The assumption is that we're working on a large legacy Java codebase - with active ongoing development.

I had a team member say:

We should use lots of smaller JUnit tests that are focused on one class - because the fast feedback and ease of maintanence gives us value.

I had another team member say:

We should focus on integrating several classes (and external files) in integration tests, because the bugs happen at the integration points between classes - and this is how we'll deliver business value. This is because the more you mock out, the less value your unit tests will have.

I'm trying to adjudicate this discussion and drive some consensus. I'm looking for a way to get people to agree on the tradeoffs between shorter highly mocked JUnit tests, and slightly more integrated integration tests. This is so we can all focus on one particular goal.

My question is: What is the method to articulate the tradeoffs between short-fast mocked JUnit tests and slower Integration tests?


Stop, they're both right.

Every class deserves unit tests that exercise every line of code.

Every integration point deserves to be exercised in an integration test.

The only trade off is when you use them. Integration tests don't help you develop the inner workings of the class. Unit tests do. Unit tests don't help you configure the interconnections between components. Integration tests do.

What does that mean? That if you're running integration tests when refactoring the inner workings, you're wasting time. Only run integration tests when you need to be sure that you're properly integrated. Say like, before you check in code to a branch shared by others. It's a handy way to be sure you didn't break the build.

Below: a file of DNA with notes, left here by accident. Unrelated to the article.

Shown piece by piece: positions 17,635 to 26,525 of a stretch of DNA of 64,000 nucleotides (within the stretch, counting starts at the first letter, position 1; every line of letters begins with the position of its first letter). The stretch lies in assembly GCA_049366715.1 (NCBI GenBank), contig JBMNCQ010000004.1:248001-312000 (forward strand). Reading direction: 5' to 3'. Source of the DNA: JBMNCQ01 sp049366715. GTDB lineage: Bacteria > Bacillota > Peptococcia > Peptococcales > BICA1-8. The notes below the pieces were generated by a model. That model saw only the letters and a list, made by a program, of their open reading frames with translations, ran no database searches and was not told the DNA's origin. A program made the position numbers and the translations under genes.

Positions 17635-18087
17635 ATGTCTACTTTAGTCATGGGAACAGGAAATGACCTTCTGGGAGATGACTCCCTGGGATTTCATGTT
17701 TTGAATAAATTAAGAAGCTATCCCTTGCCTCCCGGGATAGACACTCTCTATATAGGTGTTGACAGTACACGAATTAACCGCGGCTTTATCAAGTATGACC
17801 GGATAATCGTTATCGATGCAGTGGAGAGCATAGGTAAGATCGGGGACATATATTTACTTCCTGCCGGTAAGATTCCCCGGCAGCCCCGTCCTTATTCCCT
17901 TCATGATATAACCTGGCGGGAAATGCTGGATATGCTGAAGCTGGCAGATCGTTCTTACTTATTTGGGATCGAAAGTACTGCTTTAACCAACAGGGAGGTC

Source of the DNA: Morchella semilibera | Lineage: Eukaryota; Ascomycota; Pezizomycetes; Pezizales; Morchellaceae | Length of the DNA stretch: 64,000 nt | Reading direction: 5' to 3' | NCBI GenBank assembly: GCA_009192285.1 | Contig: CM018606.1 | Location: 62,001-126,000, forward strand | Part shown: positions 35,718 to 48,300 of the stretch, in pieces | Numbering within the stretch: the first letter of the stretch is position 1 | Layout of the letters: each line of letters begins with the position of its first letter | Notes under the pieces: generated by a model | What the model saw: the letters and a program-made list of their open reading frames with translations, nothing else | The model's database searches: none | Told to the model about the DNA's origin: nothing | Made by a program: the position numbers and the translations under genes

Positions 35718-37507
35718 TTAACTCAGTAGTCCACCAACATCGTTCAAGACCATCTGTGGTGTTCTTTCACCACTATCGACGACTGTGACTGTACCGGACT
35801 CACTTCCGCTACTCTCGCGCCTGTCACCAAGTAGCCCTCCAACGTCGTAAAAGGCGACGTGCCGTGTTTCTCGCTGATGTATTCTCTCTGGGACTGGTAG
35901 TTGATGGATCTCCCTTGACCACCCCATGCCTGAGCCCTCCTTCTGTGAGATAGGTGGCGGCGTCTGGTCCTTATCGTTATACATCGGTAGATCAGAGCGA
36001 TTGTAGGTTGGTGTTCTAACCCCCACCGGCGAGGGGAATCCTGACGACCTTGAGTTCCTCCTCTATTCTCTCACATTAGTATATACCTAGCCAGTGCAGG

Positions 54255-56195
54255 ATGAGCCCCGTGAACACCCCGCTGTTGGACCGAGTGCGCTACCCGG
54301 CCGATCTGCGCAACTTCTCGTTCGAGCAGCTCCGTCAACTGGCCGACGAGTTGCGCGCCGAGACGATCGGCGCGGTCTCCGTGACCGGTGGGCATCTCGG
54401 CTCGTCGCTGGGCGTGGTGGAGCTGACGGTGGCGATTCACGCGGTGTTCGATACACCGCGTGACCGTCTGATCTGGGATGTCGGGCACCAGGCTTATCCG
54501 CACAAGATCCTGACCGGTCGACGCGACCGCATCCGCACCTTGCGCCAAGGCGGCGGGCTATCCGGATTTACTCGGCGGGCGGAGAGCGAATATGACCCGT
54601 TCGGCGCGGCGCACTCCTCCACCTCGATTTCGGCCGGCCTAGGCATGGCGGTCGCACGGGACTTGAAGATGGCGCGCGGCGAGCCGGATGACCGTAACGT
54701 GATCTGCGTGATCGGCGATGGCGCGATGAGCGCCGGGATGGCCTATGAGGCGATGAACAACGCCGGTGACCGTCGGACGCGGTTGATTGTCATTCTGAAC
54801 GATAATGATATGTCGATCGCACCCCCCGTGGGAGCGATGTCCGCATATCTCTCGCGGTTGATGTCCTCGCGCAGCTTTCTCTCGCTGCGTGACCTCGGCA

Unit tests should run very fast. Fast enough that you don't think twice about running them every time you compile. You only need to run the ones that are for the class you're working on.

Integration tests should be automated. They should exercise multiple components to prove that they work together. Integration tests are most important to run when configuration changes have been made.

If your team is thinking that they have to choose to develop one or the other they simply don't understand what these kinds of tests are for. They are not at all exclusive. Just very different.

  • Seriously, every class deserve unit test ? Not unless we all code only for Nasa. – Ajeet Ganga Dec 20 '16 at 5:57
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    @Ajeet, every method in every class deserves multiple unit tests.For everyone; not just Nasa. – David Arno Dec 20 '16 at 6:47
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    I cringe every time, I see an answer that claims to be universally applicable. – Ajeet Ganga Dec 20 '16 at 8:51
  • @Ajeet - It's a matter of how much risk you want to take. Hearing someone claim this class is trivial and will never change, so it doesn't need to have a test, can be cringe-worthy as well. – JeffO Dec 20 '16 at 12:18
  • This answer is offered without any warranty of universal applicability. Your results may vary by universe. For external use only. Offer void where void. Do not fold, spindle, or mutilate. – candied_orange Dec 21 '16 at 1:13

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